Sixth-grade teacher John Jones' classroom at Alder Avenue Middle School in Egg Harbor Township isn't bounded by its four physical walls - it's everywhere.
Jones took the reins of The Catawba Project, an award-winning hands-on environmental education program in township schools, after founder Dave Crawford retired in 2008. In the years since, he has involved his students and others from throughout the district in extra-curricular projects that help build an eco-conscious culture throughout the district.
Alder was recently named one of 10 New Jersey Governor's Environmental Excellence Award winners for 2012, largely due to the ongoing success of the Catawba project.
Jones traveled to the New Jersey State Museum in Trenton with district Superintendent Scott McCartney, Alder Principal Joseph Marinelli and Alder seventh-graders and student project leaders Patty Miraglio and Rachel Roesch on Jan. 28 to accept the award.
Accepting the award on behalf of the school was a big honor, Rachel said.
"It wasn't just us," Rachel said. "We were a part of it, but, I mean, everyone in Mr. Jones' class, the whole school got involved with the project. It meant a lot to represent Alder knowing that everyone was a part of it."
The Catawba Project also won the award in 2006.
Students at Alder and other district schools participate in several projects under the Catawba umbrella each year, such as cleanups at area beaches and parks and beautification projects at the schools.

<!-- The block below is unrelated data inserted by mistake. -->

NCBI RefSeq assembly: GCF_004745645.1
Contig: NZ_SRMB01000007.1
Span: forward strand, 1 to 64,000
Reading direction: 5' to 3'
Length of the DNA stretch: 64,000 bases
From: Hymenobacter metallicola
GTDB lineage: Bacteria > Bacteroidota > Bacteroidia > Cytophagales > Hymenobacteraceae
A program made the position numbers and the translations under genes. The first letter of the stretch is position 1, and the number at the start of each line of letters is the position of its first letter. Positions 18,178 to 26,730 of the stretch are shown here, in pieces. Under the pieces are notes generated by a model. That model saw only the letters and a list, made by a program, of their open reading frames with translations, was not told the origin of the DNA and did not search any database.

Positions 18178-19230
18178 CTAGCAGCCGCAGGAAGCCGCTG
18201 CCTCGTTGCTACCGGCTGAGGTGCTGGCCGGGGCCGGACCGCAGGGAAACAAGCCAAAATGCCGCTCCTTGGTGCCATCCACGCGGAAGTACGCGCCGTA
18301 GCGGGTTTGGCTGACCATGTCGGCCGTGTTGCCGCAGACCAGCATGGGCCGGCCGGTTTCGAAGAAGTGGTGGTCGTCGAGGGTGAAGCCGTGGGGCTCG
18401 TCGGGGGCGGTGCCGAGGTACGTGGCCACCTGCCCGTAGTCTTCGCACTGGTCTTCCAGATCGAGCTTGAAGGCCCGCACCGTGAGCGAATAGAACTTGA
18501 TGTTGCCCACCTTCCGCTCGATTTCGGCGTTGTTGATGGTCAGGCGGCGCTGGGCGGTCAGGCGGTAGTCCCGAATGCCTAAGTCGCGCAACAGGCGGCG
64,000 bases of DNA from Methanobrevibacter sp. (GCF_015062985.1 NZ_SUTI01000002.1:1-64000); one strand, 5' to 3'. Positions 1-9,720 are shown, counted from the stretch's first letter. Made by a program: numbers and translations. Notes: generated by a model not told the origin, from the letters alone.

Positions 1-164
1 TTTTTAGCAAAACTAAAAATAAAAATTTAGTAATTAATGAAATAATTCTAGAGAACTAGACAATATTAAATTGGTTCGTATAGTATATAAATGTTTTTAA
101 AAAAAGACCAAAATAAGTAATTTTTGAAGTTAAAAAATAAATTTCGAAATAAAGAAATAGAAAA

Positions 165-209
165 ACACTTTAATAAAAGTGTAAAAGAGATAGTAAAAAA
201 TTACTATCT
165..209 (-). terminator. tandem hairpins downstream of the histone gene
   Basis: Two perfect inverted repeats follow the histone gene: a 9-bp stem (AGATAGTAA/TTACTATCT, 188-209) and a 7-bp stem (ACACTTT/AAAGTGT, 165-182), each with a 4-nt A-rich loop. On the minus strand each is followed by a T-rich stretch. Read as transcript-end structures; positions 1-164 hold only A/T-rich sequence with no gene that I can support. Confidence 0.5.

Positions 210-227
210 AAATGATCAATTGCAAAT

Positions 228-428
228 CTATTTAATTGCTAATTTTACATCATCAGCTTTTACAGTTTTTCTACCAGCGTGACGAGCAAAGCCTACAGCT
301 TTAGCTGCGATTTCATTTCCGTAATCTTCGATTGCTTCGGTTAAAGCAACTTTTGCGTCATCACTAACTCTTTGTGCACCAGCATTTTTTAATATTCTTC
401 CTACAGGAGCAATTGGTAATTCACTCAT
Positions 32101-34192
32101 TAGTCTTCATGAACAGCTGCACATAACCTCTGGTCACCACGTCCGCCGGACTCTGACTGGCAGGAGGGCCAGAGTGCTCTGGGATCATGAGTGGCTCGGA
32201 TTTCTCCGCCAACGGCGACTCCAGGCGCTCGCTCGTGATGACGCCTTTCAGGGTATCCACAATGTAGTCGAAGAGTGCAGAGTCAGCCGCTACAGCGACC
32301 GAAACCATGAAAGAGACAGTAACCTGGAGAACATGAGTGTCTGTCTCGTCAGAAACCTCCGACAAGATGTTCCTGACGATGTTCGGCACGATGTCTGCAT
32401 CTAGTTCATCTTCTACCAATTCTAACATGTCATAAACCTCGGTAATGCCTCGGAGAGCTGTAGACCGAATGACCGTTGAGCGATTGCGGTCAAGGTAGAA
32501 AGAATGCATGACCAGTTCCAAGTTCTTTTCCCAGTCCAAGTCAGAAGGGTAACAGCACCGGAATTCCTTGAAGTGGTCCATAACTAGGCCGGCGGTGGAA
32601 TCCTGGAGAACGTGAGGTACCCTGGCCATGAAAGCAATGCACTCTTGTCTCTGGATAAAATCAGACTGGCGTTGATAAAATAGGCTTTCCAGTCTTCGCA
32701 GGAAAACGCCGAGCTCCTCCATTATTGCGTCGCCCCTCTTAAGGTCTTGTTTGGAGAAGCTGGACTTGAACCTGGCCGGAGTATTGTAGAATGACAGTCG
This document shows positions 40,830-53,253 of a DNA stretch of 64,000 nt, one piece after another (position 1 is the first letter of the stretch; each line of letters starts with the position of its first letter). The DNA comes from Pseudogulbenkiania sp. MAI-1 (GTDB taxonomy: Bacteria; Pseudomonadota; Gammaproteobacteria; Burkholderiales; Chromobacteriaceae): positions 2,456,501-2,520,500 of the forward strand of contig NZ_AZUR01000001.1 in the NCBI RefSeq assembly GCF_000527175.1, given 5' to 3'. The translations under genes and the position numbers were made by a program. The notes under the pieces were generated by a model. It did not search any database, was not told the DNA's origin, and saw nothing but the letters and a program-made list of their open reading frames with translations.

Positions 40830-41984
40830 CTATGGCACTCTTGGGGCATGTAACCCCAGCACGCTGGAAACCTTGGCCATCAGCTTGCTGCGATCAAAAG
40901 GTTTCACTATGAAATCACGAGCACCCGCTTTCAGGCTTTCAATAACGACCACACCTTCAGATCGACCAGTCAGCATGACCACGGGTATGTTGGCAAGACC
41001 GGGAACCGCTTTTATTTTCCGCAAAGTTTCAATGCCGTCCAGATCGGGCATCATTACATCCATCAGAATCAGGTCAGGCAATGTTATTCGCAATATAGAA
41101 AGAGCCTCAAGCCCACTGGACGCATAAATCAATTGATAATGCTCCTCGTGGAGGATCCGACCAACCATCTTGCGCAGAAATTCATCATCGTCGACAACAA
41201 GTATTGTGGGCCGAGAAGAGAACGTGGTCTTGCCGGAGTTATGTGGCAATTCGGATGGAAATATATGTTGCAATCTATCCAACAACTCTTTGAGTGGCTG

Last year, they built a Community Teaching Garden on the Greate Egg Harbour Township Historical Society's grounds on West Jersey Avenue. The garden, which was funded by a $62,000 grant from State Farm, will be used to educate students and township residents about various aspects of organic gardening.
Jones said projects like the Community Garden are valuable to students not just because they teach them the importance and means of caring for their environment, but because they serve as a tangible application of lessons from across the school curriculum.
"They're not just sitting in the class to do it from a book," Jones said. "They're getting out to experience it. It's not just a math lesson about volume or area. It's actually applying what you've learned in class to the real world, and it makes kids connected with all that."
While Jones is the de facto head of Catawba, teachers Gavin MacNeill and Jeff Warner, also of Alder, Jim Thoms, of Fernwood Avenue Middle School, Colin McClain, of Joyanne D. Miller School and district Director of Development Ellen Gregory have been instrumental in the program's success.
The project, which Crawford started in 2000, has become a big draw in the district and boasts a membership of about 80. Additionally, Catawba veterans who have since moved on from Alder, as well as students from other schools in the district, regularly pitch in on projects.
Patty and Rachel have been Jones' right-hand girls since joining his class last year, writing articles and making videos that are posted on the project's website in addition to donating their labor.
Not only have they learned valuable skills from their participation in the project, they've become vigilant stewards of their environment, Patty said.
"We see someone doing something, like they could be recycling something, we say, 'Hey, what are you doing there?'" Patty said. "It's just funny."
Although Rachel and Patty have been the project's most dedicated student leaders since the beginning of last school year, Rachel said the projects would not have been possible without the help of the whole school.
"I'd just like to recognize everyone else who was a part of this, all Mr. Jones' classes for the past few years, the high school kids, everyone in our Catawba Club," Rachel said. "This whole school has gone green. It wasn't just us - this award is for everyone here at Alder."
For more information about the Catawba Project, visit
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